The Force of Floods – Best Friend Turned Worst Enemy

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Water can be clear, cold and refreshing. You can drink it, bathe in it, swim in it and relax to its tranquil sounds. However, water can also become your worst enemy. It can sweep away your home, your belongings, destroying your entire town.

Let’s acknowledge International Water Day and remember the sheer power of this force of nature with the following thought-provoking facts about floods.

Fact 1: Water may seem harmless, but the refreshing beverage you drink every day can pick up trees, houses, bridges and cars. Actually, a car can be swept away in as little as 2 feet or 61 cm of water!

Fact 2: Despite the fact that our lives are imaginable without it, in large quantity water is an unstoppable destructive force that can pull dirt from under a building’s foundation, causing your house to crack and fall apart.

Fact 3: Only 40 centimeters of water can knock down a person!

Fact 4: In 2010 nearly ten years’ worth of rainfall fell on Pakistan in one week, leaving millions without homes. Enormous water levels didn’t only leave an effect on the people of Pakistan, but had a strange impact on the wildlife. Millions of spiders and other insects span ghostly cocoon-like webs, encasing trees located in a submerged farm field in the village of Sindh.

Fact 5: As floodwaters retreat, silt and mud is left behind. Hazardous materials, pesticides and sewage can be absorbed by the soil in these areas and can be harmful to human health. It is very important to wash your skin with disinfected water and soap if you happen to come in contact with flood water.

Fact 6: Even though floods are a nuisance and a threat to people throughout the world, in ancient times societies depended on heavy rain and flooding for crop growth. Floodplain valleys of the rivers Nile and Ganges were covered in tons of nutrient-rich silt deposits after annual flooding.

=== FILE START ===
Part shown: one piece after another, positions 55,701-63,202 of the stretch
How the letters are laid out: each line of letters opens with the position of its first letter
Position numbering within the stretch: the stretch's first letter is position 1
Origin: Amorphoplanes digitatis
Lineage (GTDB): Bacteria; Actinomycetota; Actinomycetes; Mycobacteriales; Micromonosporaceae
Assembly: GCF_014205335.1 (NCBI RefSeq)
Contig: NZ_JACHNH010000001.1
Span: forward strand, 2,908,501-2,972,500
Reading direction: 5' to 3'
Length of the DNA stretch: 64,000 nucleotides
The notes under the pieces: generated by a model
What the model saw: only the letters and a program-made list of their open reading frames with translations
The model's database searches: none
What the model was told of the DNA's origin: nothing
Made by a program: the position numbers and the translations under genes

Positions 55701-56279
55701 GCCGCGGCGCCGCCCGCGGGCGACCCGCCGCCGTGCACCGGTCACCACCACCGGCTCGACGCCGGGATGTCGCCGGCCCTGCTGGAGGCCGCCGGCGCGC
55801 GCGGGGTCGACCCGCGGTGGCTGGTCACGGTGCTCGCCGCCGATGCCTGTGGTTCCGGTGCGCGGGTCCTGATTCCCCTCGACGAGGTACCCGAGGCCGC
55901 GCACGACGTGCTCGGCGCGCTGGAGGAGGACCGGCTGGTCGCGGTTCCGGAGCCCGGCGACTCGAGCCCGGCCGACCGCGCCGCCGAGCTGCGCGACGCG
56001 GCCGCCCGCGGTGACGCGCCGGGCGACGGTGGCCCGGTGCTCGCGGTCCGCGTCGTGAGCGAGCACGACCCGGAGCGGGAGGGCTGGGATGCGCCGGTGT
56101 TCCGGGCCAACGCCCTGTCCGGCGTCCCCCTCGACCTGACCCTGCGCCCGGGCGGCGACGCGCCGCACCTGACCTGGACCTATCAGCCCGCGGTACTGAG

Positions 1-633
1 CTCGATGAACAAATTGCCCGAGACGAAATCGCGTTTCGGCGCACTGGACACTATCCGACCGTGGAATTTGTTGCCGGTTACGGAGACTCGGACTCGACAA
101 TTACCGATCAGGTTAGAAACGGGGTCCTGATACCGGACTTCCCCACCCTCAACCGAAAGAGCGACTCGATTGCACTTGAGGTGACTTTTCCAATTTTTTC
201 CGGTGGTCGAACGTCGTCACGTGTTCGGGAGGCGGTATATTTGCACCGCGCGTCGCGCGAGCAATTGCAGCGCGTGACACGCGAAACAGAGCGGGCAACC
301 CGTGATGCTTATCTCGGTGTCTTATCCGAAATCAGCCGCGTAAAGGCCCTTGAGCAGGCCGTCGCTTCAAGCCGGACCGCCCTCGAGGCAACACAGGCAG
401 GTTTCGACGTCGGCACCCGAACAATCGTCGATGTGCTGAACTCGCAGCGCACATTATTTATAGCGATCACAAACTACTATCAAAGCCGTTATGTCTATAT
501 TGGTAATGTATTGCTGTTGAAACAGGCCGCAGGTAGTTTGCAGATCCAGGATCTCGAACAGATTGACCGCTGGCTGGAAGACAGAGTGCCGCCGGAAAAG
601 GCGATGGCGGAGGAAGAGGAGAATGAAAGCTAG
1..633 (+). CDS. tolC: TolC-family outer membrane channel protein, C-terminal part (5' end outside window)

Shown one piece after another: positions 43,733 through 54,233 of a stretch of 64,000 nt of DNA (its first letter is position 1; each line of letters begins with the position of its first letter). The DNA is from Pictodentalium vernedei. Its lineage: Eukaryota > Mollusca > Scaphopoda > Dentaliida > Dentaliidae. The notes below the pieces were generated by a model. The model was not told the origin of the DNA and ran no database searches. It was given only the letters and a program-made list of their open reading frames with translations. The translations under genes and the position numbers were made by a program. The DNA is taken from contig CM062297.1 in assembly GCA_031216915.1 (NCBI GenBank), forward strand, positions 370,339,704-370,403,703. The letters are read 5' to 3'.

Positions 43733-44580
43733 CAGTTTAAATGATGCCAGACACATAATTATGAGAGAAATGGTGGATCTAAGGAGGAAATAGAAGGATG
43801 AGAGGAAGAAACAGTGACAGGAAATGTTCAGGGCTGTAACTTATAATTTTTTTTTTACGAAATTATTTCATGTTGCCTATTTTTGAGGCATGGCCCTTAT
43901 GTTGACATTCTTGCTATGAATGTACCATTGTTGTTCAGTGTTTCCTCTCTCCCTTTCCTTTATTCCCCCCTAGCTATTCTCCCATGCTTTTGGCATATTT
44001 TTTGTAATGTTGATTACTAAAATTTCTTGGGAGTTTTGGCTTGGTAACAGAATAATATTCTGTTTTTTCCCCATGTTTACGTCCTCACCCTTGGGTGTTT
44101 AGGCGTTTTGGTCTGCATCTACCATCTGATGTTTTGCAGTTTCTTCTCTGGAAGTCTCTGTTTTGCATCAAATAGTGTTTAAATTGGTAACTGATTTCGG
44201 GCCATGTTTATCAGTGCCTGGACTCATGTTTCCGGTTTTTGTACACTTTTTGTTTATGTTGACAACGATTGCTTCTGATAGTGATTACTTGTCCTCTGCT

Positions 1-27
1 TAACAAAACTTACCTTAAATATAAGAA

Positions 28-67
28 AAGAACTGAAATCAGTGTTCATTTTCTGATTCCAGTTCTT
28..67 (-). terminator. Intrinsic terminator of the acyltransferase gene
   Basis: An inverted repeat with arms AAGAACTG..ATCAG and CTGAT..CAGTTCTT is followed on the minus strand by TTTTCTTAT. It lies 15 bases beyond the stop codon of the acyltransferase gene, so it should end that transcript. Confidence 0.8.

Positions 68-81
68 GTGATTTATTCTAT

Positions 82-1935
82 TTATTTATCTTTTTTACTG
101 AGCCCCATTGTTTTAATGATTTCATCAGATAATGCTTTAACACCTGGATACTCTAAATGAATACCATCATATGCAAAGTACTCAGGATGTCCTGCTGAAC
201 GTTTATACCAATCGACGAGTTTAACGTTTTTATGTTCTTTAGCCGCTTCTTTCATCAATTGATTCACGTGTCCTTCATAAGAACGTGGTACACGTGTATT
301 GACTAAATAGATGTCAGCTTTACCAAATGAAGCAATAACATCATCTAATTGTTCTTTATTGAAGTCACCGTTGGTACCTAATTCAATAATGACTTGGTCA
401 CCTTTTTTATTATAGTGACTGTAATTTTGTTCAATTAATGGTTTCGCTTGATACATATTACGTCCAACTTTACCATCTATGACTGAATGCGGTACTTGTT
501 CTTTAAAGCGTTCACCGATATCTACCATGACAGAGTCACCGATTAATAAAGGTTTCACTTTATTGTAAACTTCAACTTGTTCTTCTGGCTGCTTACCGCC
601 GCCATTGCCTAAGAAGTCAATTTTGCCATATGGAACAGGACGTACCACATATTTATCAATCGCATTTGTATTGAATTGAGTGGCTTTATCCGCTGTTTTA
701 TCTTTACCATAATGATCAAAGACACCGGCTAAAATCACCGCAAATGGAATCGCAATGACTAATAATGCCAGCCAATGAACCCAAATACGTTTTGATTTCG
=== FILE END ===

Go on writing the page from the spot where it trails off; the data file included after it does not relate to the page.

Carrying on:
Fact 7: In the United States, floods take away more lives that the destructive forces of tornadoes and hurricanes.

Fact 8: Volcano eruptions have been directly or indirectly responsible for 5 out of 27 largest global floods. Namely, eruptions cause melting snow and ice which results in large quantities of water devastating communities surrounding the volcano. The largest such flood was recorded in Iceland in 1918.

Fact 9: The Yellow River in China is prone to floods and has suffered four of the deadliest flood events in world history. The floods of 1931 resulted in millions of people being killed.

Fact 10: In Tokyo, engineers have developed an underworld river system, a system of massive structures to protect the city against the force of nature. Fifty meters below the city, there are 6.4km of tunnels, water tanks, pillars and giant pumps that remove 200 tons of floodwater every second. This amazing engineering cost Japan billions of dollars but was a necessary expenditure for a country with a monsoonal climate and frequent typhoons.

Fact 11: Water snails are a rare species that actually need flooding to move from one location to another. These snails live in ditches in wet fields that flood in winter and this flooding is what enables young snails to inhabit new ditches.

Fact 12: The story of Noah’s ark is not the only flood story in the history of humankind. Like Noah, in the Greek version Deucalion built an ark to survive the floods that Zeus was going to send to punish people for their wickedness. Deucalion and his wife Pyrrha were the only ones to survive the flood and as a consequence they lived in solitude. Following the instructions of the Titan goddess of divine law and order Themis, Deucalion and Pyrrha threw stones over their shoulders onto Mother Earth eager to cure their loneliness. The stones Deucalion threw became men and those Pyrrha threw became women.

Fact 13: Floods can be caused by rain and although floods do not often feature in songs, songwriters particularly like the word rain. Since 1960 over 5,000 music albums contained at least one song with the word ‘rain’ in their title, perhaps because ‘rain’ rhymes with ‘pain’.

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